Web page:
Handbook of Radon. Preface.

Detailed knowledge of ionising radiation has developed only in the last hundred years. In 1895, Roentgen discovered x-rays. In the following year Becquerel discovered radioactivity. Understanding grew rapidly, but by 1900 adverse health effects had already been reported. In 1900 also, Dorn discovered radon, although it was not isolated until 1908.

The discovery of radon as an element followed from Marie Curie's discovery of radium in 1898. However, as early as 1556 radon had (unknowingly) been cited as the cause of lung cancer in miners.

Since the 1900s radium and radon have been used in various and often bogus medical preparations and procedures, including inhalation and bathing in mines and spas, a practice that continues to the present day despite absence of any proven benefit. It was to take many deaths, including those of early radiographers before the dangers of ionising radiation were fully appreciated. The true extent of the radon problem in dwellings has only recently been documented, nearly forty years after the first discoveries.

Contemporary interest in radon as a health risk is based primarily on studies of lung cancer in miners. Since the 1950s radon has become a major topic in several countries. This period coincides almost exactly with the rise and fall of nuclear power throughout the world - France and Japan being notable as exceptions.

The nuclear age started with a promise - limitless cheap energy. It progressed via various misguided and then bogus claims for safety and cost that led inevitably to recognition of economic realities. Billions of dollars were spent, and even in the West civil science became veiled in secrecy.

A generation of scientifically naive politicians became wedded to the idea of dominion over Nature. At last, Man and Technology were to conquer the world. Many nuclear scientists knew that the advice being fed to politicians was flawed. In the USSR and USA alike, grandiose schemes were supported by deceit.

Three Mile Island in 1979 and Chernobyl in 1986 were perhaps inevitable consequences of pretence and secrecy. Of course, the demanding technical problems of reactors and especially those of 'fast' designs that utilise plutonium as a fuel, would have remained to challenge engineers. Yet if scientific reality and open discussion had been valued more highly than vested interests and marketing pretence, present-day perceptions of the industry might be different.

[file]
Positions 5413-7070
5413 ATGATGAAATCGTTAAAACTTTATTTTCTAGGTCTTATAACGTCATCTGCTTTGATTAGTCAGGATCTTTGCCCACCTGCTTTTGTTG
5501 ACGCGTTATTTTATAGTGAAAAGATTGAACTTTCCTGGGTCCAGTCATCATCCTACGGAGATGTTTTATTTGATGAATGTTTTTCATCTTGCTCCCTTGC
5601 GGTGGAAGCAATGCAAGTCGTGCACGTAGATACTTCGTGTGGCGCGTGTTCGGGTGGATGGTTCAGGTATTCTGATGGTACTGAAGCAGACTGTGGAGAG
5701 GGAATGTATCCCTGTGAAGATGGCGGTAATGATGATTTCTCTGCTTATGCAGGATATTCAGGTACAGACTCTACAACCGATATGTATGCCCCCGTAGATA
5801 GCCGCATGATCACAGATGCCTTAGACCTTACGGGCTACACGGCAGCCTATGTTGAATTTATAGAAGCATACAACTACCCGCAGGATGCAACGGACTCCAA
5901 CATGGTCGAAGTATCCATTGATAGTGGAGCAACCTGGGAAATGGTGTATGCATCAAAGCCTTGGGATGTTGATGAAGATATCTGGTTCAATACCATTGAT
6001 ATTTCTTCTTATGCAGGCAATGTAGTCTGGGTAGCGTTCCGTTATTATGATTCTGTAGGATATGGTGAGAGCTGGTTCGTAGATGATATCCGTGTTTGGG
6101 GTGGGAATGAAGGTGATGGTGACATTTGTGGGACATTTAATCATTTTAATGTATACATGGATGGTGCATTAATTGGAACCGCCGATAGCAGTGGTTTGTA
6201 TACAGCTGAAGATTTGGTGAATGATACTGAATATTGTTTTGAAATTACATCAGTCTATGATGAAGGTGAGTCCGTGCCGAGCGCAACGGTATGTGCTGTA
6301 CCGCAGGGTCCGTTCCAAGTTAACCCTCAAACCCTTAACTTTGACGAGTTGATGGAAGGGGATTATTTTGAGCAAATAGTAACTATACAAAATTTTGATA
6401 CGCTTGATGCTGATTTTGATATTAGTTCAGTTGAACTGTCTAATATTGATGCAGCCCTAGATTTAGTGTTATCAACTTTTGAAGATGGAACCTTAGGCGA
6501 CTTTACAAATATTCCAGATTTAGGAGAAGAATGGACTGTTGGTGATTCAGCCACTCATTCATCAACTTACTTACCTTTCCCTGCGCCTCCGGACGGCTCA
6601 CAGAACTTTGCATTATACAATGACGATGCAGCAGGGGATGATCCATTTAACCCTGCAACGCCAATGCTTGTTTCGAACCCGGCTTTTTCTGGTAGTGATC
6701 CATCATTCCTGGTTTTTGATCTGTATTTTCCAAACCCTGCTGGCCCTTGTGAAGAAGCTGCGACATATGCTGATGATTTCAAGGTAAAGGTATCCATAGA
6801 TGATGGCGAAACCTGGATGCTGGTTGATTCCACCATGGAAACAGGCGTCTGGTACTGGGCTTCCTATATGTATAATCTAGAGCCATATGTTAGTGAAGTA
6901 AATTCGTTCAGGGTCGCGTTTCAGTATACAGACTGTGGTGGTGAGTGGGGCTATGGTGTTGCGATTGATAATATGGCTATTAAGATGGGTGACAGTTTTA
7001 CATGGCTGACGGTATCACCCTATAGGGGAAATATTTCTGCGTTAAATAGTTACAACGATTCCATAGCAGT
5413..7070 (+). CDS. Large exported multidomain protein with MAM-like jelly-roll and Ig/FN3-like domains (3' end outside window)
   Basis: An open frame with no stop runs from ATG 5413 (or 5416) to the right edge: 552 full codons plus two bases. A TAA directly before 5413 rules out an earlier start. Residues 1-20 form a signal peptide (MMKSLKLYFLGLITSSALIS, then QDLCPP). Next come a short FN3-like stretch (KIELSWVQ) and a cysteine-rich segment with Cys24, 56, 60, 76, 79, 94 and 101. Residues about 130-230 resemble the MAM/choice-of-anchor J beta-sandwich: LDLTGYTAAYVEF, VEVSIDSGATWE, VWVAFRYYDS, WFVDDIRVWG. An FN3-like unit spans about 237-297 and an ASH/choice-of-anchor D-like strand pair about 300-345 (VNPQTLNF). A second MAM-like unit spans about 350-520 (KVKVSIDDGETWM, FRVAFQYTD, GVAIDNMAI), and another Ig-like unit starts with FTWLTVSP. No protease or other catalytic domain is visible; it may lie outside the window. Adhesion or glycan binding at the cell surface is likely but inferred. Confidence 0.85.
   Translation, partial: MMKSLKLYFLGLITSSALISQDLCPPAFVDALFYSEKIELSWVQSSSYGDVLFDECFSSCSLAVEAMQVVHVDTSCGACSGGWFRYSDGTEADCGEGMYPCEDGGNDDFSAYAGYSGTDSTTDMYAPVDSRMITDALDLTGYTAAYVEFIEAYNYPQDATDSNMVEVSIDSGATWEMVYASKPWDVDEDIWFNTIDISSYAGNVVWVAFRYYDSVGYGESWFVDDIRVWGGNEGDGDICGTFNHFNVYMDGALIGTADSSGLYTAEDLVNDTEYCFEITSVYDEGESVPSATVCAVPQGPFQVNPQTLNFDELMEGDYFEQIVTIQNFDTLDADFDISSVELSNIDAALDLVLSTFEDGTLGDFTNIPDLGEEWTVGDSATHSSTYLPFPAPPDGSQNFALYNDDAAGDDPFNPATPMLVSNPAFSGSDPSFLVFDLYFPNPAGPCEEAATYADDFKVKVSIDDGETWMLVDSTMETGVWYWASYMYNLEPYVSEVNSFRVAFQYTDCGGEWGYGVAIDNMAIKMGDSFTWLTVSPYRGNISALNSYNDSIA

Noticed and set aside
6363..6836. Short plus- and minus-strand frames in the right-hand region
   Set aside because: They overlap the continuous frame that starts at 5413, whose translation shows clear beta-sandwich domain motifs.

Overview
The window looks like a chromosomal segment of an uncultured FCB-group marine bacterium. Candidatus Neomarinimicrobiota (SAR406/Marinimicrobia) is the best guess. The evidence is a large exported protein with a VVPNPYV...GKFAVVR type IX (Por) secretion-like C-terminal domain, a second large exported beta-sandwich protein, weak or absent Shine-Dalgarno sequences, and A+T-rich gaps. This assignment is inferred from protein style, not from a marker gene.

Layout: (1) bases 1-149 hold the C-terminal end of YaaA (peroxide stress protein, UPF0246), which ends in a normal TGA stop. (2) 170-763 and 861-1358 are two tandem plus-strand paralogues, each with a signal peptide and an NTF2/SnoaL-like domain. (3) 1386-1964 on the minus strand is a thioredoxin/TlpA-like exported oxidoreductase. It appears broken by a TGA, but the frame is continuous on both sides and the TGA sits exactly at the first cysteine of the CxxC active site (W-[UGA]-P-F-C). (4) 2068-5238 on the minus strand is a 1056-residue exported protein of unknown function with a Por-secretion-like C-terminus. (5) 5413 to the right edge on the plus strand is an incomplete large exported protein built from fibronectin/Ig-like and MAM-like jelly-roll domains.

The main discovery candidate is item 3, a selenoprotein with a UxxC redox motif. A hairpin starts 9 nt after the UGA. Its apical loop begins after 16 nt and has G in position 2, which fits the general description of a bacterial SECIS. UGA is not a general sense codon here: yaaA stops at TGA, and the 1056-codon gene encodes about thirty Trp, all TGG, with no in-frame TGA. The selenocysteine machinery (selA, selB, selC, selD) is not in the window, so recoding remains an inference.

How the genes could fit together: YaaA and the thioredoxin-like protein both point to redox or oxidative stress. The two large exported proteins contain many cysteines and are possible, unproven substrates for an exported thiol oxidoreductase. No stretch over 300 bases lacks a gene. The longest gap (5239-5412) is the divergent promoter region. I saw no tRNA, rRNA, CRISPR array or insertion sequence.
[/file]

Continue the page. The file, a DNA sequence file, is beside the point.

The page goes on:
The contemporary history of radon has parallels with the early history of nuclear power. The science is well (albeit imperfectly) understood. Large public programmes, some based more on marketing and myth than on sound science have developed. Control of publicity and funding by a few key personnel ensured reinforcement of chosen perspectives for many years. In the UK, with its Official Secrets Act, much of the radon story cannot be told.

Nuclear energy and radon share also the central difficulty of flawed public perception: relative risk and the need to set nuclear issues in a correct perspective cannot be addressed until radiological protection is demystified. One benefit of radon programmes world-wide may be a better understanding of the risks of moderate exposure to ionising radiation from other sources.

This Handbook is primarily concerned with explaining radon and how to reduce unacceptably high exposure in many types of buildings. It is hoped that it will serve also to encourage wider recognition of the need for analysis when allocating resources.

Stephen J Wozniak
August 1992


Assistance given by field-trial householders in Devon & Cornwall is acknowledged. Thanks are owed also to scientists and others in England and the United States of America.

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